It’s the most wonderful time of the year. Love them or hate them, this is the time of the year during which employers are finalizing holiday party plans. After a long pause on holiday parties due to Covid-19, many employers are gearing up for their first holiday party since the pandemic. Work holiday parties are a time for employees to get together, socialize, and celebrate a year well done. This is your opportunity to shake hands with the movers and shakers. However, holiday parties are notoriously known to pose serious risks for employees, especially if alcohol is served.
Let’s address the big Texas elephant in the room. Texas is an “at-will” state. That means your employer can fire you for no reason or any reason, short of unlawful discrimination or retaliation. In Texas, termination caused by your actions at a work holiday party is no exception to the “at-will” rule.
Following the holiday season, I typically notice an increase in consultations from employees who were terminated based on their behavior at a holiday party or who were either sexually harassed or discriminated against at a holiday party. A typical misconception is that your behavior and your employer’s behavior at a holiday party is not subject to workplace polices or procedures or employment laws. However, you are still subject to workplace policies and your employer is still subject to labor and employment laws, regardless of whether the party is held at work or off-site.
There is always a heightened risk of injury, sexual harassment, and inappropriate behavior at holiday parties where alcohol is served. A holiday party organized by your employer is a work sanctioned event, regardless of whether it is held at work or off-site. Hence, if you get drunk and act inappropriately, your employer is well within its right to discipline and/or terminate you. Remember, Texas is an “at-will” state. If you make inappropriate jokes, engage in name-calling, or bad mouth your boss at the holiday party and are disciplined or terminated as a result, your employer is within its rights to discipline and/or terminate you.
On the other hand, if you were sexually harassed at a holiday party and you reported the harassment to your employer and either faced retaliation as a result or your employer took no action following your complaint, you could have a sexual harassment and/or retaliation claim against your employer. Similarly, if you faced discrimination at the work holiday party and you reported the discrimination to your employer and either faced retaliation as a result or your employer took no action following your complaint, you could have a discrimination and/or retaliation claim against your employer. Ultimately, employment laws still apply even during work holiday parties. Your employer has an obligation to protect you and your colleagues even at the work holiday party.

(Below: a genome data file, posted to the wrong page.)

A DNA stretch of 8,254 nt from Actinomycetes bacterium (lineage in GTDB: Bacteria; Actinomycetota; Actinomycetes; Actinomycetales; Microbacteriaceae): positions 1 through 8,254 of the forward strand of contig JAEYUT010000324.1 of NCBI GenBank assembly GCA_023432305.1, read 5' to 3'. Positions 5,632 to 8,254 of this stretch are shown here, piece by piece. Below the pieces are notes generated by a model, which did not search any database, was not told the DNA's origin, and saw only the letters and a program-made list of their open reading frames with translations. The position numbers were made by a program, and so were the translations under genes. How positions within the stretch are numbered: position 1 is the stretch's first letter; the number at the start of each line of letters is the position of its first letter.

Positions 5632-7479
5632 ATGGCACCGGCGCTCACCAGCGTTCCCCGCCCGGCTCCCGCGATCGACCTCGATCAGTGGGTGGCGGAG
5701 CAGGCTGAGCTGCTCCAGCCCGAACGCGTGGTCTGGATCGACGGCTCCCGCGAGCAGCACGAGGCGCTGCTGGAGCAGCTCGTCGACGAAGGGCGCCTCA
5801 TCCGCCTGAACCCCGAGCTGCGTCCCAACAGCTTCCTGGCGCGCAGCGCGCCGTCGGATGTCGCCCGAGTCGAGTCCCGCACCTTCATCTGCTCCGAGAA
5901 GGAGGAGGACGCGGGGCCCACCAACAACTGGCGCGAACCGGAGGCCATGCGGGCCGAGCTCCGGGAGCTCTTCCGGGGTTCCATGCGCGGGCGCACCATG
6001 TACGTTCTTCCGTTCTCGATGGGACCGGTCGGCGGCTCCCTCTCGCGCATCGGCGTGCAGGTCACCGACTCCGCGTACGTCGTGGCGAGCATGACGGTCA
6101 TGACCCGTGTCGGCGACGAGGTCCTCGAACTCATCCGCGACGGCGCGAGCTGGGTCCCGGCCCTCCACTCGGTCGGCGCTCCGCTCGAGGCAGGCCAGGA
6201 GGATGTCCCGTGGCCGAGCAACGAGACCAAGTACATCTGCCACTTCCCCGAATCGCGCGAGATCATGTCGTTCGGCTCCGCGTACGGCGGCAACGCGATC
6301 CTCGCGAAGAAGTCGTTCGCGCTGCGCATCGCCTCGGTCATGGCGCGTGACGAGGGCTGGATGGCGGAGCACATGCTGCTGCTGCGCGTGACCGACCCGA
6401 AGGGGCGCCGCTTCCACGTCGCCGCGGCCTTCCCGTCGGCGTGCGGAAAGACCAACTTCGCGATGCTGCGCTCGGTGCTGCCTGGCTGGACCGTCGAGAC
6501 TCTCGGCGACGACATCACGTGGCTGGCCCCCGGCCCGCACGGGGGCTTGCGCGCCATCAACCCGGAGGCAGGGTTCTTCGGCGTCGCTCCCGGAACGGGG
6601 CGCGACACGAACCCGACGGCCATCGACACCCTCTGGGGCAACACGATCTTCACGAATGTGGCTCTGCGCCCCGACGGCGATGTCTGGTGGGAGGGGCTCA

Similarly, if your attendance is mandatory at the holiday party, your employer must pay you for the time spent at the party. If you are an hourly employee and your employer fails to pay you for attending a mandatory holiday party, your employer could be in violation of the Fair Labor Standards Act. Additionally, your employer can mandate that you either wear a mask or be vaccinated against Covid-19 to attend the party. Unless you are exempt from vaccination or wearing a mask because of a disability or religion, you are required to comply with the mandate to attend the party.
Approach your work holiday party with caution. If you are subject to harassment, discrimination, or sexual harassment while at your employer’s holiday party, you may have a claim against your employer. To understand your rights and whether you have a legal claim against your employer, give my office a call and schedule a consultation.